Incarceration Is a Deadly Health Risk: Former Chief Medical Officer of NYC Jails Speaks Out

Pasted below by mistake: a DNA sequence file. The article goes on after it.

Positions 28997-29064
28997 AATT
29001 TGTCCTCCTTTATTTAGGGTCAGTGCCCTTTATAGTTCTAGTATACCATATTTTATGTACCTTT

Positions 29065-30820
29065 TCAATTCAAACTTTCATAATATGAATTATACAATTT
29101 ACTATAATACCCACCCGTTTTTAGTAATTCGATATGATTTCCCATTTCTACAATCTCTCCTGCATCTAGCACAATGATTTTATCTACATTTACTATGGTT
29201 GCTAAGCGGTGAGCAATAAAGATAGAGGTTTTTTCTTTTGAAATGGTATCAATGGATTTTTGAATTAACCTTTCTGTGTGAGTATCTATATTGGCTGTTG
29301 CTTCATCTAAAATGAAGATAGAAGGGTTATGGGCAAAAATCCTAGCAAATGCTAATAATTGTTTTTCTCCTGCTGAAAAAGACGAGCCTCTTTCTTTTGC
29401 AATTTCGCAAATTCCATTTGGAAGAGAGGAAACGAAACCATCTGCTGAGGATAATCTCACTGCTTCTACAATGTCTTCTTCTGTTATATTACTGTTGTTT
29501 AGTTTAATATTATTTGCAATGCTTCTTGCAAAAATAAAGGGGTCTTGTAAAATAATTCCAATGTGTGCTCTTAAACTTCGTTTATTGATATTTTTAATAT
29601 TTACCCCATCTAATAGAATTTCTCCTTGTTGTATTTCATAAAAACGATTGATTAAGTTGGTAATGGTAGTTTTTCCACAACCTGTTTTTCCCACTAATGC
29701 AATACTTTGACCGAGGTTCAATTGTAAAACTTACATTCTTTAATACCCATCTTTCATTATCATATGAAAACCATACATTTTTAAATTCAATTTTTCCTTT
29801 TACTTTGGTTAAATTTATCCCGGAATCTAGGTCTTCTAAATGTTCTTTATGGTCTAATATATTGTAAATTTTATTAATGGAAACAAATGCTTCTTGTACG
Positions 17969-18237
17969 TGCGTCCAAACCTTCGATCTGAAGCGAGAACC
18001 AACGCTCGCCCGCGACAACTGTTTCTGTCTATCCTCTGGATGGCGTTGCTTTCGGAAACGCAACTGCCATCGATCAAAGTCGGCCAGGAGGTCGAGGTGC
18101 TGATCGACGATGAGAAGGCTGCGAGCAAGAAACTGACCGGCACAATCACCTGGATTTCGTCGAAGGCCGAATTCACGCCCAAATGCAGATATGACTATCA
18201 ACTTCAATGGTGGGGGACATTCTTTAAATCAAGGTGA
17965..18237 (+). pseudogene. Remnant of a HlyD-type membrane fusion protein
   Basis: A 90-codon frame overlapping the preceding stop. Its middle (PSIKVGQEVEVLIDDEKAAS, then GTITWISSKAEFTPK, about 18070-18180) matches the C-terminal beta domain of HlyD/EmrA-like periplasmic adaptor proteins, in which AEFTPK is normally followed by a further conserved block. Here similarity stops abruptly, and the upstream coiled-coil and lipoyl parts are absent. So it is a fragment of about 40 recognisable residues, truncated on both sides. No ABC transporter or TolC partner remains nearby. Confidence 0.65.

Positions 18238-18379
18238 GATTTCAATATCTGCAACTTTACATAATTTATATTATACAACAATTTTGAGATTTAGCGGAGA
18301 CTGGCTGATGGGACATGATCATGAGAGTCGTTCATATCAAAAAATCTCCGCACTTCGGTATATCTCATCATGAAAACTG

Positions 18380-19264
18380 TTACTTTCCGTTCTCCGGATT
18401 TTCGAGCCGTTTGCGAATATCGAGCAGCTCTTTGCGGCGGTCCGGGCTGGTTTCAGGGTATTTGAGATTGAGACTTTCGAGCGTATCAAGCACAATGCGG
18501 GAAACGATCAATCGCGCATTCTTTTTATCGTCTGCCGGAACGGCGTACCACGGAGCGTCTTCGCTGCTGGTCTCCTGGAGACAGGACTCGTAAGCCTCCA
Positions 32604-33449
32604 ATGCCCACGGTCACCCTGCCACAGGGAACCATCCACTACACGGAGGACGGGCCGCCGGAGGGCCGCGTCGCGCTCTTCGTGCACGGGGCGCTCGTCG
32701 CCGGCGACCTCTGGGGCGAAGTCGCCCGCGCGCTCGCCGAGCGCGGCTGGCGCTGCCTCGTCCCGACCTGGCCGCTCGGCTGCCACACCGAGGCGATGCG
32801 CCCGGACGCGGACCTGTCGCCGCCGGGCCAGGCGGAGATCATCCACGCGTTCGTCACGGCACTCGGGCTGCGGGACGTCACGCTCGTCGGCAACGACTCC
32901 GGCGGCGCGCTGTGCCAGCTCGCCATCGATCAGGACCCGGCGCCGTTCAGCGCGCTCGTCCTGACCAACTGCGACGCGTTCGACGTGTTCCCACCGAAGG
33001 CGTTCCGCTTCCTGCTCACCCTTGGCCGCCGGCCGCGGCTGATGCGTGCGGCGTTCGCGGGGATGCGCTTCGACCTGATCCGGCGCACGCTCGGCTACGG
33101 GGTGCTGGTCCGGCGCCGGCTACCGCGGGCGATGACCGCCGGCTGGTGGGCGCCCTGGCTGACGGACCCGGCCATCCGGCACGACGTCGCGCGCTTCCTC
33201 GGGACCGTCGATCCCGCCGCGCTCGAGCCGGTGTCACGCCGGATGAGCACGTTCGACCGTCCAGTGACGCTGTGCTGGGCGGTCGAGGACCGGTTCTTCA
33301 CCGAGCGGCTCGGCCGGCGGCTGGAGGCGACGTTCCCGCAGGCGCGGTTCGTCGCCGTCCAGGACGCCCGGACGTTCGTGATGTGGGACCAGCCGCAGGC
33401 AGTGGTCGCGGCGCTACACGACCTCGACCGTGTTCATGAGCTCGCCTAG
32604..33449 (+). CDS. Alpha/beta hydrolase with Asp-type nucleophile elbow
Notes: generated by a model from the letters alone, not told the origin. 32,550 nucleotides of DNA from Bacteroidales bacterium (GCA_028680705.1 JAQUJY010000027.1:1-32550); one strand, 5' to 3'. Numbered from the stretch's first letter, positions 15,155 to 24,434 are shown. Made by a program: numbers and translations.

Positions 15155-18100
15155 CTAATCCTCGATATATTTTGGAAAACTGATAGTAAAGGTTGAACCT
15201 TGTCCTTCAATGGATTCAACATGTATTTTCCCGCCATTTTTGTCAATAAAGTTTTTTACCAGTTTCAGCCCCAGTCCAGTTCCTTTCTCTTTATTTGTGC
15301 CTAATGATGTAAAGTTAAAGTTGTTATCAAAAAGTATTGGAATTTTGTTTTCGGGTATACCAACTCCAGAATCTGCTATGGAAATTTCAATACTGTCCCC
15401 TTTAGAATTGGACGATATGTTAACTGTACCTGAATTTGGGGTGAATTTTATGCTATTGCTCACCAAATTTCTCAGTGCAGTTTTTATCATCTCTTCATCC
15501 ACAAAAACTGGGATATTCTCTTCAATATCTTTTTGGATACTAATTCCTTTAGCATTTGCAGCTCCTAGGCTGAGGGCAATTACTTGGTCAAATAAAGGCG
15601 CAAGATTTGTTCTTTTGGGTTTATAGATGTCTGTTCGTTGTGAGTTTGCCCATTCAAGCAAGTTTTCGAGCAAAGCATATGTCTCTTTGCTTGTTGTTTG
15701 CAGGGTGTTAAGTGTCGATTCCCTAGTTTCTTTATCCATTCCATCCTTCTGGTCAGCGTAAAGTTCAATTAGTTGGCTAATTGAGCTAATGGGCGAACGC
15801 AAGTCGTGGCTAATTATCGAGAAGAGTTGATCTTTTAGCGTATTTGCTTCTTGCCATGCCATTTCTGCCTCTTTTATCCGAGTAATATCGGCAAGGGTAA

This is democracy now I'm, Amy Goodman his. Name is synonymous with all that's wrong with the prison system kalief, Browder, police. Spent three years at, Rikers Island jail in New York without charge who was a 16, year old high school sophomore, when, he was detained, on suspicion. Of stealing. A backpack, Browder. Never, pleaded, guilty was, never convicted, he, maintained, his innocence, and requested, a trial but, was only offered plea, deals then, while the trial was, repeatedly. Delayed. He. Was held Rikers. Island jail, for. Three, years, beaten. By guards. And prisoners alike. After. Enduring nearly, 800. Days in solitary, confinement and. Abuses. Browder. Was only, released when, the case was dismissed. He. Committed suicide on June 6, 2015. At his home in the Bronx he, was 22, years old, nearly. Four years later the question remains, why did Khalif have to die is. There something, inherently wrong, with incarceration. That, makes it a health risk sometimes, with. Deadly, consequences, well. A remarkable, new book attempts, to answer those, questions, as it shines a light on the health risks, of imprisonment, the book is titled life, and death in Rikers Island its author dr., Homer Venters, the former. Chief medical, officer, of New York City jails he. Offers unprecedented, insight. Into what happens, inside prison, walls to create new health risks, for incarcerated, men and women including neglect, blocked access to care physical, and sexual violence, and brutality by. Corrections, officers, Venters. Further reveals. That when prisoners, become, ill or injured or even die in custody, the facts of the incident are often obscured. He. Writes quote we, work in settings that are designed, and operated, to keep the truth hidden detainees. Are beaten and threatened to prevent them from telling the truth about how their injured health staff are pressured to lie or omit details in their own documentation, and Families, experience, systemic. Abuse and humiliation during, the visit station process, unquote, the, risk of jail are disproportionately. Harmful, for people with behavioral health, problems and for people of color Venters, explains, he, concludes, Rikers, Island must, close and suggests. How that should be done well, dr. Homer Venters joins us now physician. And former chief medical officer for New York City's correctional, health services, again. His book life and death in Rikers Island he's, currently senior health and justice fellow at Community Oriented correctional. Health services, associate, professor at New York University's, College of global. Public Health also. With us Jennifer Gunn ermine staff writer for The New Yorker magazine her, most recent piece as a review, of dr..